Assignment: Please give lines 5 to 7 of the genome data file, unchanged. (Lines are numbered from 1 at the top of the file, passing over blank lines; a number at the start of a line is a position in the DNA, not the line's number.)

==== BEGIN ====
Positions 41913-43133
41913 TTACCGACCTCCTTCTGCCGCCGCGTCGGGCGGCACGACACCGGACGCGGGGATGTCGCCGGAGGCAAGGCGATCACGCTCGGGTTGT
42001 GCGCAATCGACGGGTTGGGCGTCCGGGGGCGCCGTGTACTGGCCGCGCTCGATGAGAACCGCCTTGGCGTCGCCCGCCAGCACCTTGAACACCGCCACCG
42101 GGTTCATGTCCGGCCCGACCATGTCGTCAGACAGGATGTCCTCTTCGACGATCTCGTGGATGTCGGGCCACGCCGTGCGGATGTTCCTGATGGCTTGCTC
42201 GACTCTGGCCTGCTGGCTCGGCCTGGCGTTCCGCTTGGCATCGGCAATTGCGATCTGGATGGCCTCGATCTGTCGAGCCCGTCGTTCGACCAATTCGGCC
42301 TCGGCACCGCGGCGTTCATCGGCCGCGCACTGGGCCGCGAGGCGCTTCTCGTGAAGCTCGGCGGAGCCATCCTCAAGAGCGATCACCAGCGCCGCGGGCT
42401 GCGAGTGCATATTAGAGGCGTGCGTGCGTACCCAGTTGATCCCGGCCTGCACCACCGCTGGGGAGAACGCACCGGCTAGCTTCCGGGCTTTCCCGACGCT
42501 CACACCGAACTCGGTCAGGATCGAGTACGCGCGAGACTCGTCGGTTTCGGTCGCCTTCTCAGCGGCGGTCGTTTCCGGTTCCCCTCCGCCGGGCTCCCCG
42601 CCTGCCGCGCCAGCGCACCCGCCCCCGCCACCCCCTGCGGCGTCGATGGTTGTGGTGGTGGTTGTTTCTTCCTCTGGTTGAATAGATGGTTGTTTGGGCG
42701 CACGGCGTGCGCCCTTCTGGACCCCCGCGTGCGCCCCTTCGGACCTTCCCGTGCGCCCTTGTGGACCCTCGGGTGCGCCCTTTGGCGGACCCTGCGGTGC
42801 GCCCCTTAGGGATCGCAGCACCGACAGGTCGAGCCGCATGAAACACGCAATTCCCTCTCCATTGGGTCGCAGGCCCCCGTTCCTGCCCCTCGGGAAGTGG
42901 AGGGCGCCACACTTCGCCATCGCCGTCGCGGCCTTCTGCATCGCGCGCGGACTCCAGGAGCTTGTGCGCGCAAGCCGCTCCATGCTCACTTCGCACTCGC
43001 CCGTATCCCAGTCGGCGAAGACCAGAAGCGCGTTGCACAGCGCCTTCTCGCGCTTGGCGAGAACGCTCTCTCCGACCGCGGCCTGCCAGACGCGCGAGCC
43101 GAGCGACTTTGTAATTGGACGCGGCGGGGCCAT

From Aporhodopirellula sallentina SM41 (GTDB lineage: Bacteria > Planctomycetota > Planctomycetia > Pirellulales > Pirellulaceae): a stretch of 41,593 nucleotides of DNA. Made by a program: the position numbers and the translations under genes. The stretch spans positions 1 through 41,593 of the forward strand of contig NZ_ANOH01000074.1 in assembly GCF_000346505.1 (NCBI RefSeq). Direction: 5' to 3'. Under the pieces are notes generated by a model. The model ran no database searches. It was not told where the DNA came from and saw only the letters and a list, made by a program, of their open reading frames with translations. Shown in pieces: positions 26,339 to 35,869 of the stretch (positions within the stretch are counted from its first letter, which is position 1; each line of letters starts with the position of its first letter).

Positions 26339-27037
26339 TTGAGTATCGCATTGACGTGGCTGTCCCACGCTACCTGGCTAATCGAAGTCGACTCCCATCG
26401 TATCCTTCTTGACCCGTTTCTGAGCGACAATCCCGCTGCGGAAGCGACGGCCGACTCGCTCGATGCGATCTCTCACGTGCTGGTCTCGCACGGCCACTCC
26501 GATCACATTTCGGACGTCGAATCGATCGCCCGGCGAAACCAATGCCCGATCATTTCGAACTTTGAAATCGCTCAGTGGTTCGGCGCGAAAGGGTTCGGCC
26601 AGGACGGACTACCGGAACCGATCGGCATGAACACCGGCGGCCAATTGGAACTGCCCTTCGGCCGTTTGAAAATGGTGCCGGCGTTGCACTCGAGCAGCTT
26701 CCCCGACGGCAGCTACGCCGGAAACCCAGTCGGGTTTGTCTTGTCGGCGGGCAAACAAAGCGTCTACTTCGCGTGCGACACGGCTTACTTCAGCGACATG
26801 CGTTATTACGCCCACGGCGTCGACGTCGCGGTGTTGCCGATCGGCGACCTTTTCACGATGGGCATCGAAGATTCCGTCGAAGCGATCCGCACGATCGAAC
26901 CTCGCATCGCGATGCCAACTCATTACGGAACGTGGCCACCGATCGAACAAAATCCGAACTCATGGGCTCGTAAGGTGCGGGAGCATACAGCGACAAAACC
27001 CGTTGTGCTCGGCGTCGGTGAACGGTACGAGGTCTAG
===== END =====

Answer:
42201 GACTCTGGCCTGCTGGCTCGGCCTGGCGTTCCGCTTGGCATCGGCAATTGCGATCTGGATGGCCTCGATCTGTCGAGCCCGTCGTTCGACCAATTCGGCC
42301 TCGGCACCGCGGCGTTCATCGGCCGCGCACTGGGCCGCGAGGCGCTTCTCGTGAAGCTCGGCGGAGCCATCCTCAAGAGCGATCACCAGCGCCGCGGGCT
42401 GCGAGTGCATATTAGAGGCGTGCGTGCGTACCCAGTTGATCCCGGCCTGCACCACCGCTGGGGAGAACGCACCGGCTAGCTTCCGGGCTTTCCCGACGCT